There’s quite a bit of movement in the connected TV space, and console makers are zoning in on this phenomenon. Consoles are becoming the centre of the living room and as a result, home entertainment too. So those consoles that can stretch their non-gaming legs invariably trump those that don’t.
I’m talking about the Xbox One here, but Sony has launched something interesting for its PlayStation range that seems to get one over on its Microsoft rival — the PlayStation TV, or PSTV for short.
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Judging by the name though and in light of the integrated TV abilities of the Xbox One, you’d think that this was an attempt by Sony to compete with Microsoft in this arena, however you might not quite understand the purpose of the PSTV in this case.
So what is it?
Well, the PSTV is a micro-console that connects to your TV via an HDMI cable, and in essence contains the hardware of a PlayStation Vita (sans screen). The box doesn’t come with a controller, (although it is compatible with both PS3 and PS4 Dualshock controllers), and it’s to be assumed that if you’re purchasing something like this, then you already own a PlayStation console.
It points to the fact that Playstation is targeting a very specific demographic in this case as this isn’t something you would purchase as an alternative to a Playstation in any way. Think of it as an add-on for the PlayStation consoles.
And you do what with it exactly?
To be fair, there are plenty of things the PSTV can do. It can play Vita games, and there is a slot in the back that accommodates the cartridges as well as a (somewhat limited) app store. It also plays PSP games as well as PlayStation One Classics which is rather exciting overall, especially if you’re like me and revisit your old classics from time to time.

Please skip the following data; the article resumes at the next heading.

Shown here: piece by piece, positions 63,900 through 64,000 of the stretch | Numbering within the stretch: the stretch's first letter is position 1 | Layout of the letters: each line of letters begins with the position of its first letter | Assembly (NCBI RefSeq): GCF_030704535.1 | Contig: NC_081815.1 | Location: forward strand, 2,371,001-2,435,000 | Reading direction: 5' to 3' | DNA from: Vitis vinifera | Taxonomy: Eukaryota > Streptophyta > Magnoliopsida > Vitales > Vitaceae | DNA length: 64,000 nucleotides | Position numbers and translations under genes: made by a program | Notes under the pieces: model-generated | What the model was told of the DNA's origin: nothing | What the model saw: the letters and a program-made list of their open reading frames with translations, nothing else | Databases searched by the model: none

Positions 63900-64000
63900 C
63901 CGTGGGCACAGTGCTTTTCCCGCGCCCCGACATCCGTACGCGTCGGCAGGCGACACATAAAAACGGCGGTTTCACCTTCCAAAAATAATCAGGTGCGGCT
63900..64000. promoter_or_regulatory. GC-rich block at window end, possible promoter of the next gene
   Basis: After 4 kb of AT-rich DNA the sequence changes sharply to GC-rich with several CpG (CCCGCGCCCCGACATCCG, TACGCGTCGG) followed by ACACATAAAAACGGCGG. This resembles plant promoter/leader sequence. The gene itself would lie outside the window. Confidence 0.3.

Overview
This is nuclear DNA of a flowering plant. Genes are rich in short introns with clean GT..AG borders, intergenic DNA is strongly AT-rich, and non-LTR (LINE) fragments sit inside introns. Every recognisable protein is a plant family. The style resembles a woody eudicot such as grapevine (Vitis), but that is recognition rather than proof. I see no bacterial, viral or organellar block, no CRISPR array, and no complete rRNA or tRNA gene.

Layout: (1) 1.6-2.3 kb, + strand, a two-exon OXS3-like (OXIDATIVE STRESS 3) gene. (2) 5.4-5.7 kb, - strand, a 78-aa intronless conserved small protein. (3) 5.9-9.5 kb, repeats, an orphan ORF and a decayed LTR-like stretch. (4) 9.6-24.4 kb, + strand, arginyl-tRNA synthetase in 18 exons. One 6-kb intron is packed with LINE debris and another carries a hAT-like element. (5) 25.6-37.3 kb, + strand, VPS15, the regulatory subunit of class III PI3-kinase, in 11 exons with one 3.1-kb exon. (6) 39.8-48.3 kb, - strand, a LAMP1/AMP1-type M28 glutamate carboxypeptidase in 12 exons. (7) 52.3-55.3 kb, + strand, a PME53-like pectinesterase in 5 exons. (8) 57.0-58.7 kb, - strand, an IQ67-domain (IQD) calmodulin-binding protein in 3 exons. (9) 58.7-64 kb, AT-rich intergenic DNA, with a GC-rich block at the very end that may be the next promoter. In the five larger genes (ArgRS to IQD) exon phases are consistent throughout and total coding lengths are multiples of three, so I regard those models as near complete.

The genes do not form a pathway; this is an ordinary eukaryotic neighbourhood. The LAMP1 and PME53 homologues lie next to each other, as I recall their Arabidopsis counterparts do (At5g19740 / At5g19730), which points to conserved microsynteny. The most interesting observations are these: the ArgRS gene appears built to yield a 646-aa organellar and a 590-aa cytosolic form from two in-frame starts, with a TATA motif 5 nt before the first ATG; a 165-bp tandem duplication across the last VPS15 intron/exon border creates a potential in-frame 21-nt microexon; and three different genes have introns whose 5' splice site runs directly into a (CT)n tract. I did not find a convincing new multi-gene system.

Even more exciting is the ability of the PlayStation TV to stream via Remote Play PlayStation 4 games, and this is probably why many would purchase the micro-console. But this is somewhat flawed in the most annoying ways possible.
In theory you should be able to change TVs and continue playing your PS4 games in another room, but unfortunately it’s not quite as simple as it sounds. Unless both devices are hooked up to the same router, the lag makes it almost unplayable. Even worse is the fact that you’re actually getting a lower resolution on the PSTV than the original game experience – 720p or 1080i at best as opposed to Full HD, or 1080p.
There is also no support for a surround sound system – stereo audio is all it offers — which is a huge let down, especially for open world titles with a colourful sound palette.
The interface is also a bit clunky and not particularly attractive and certainly not what we’ve come to expect from the rather slick looking PS4.
While I was excited by the prospect of a device that could stream my game to a separate TV, the networking issues make this a very hard sell and a rather awkward device to use. I’m fairly proficient at network trouble shooting, but even I struggled getting the hardware to talk to each other in a civilised manner.
Verdict: Unfortunately this is not the console to purchase for media streaming, particularly in South Africa which still has limited options with regards to the PlayStation Store services (such as PlayStation Now). It lacks the consistency of many other similar devices and it seems like a poorly thought out add on device that really isn’t all that useful.
So should you buy it? At R1499 (or US$99), Probably not.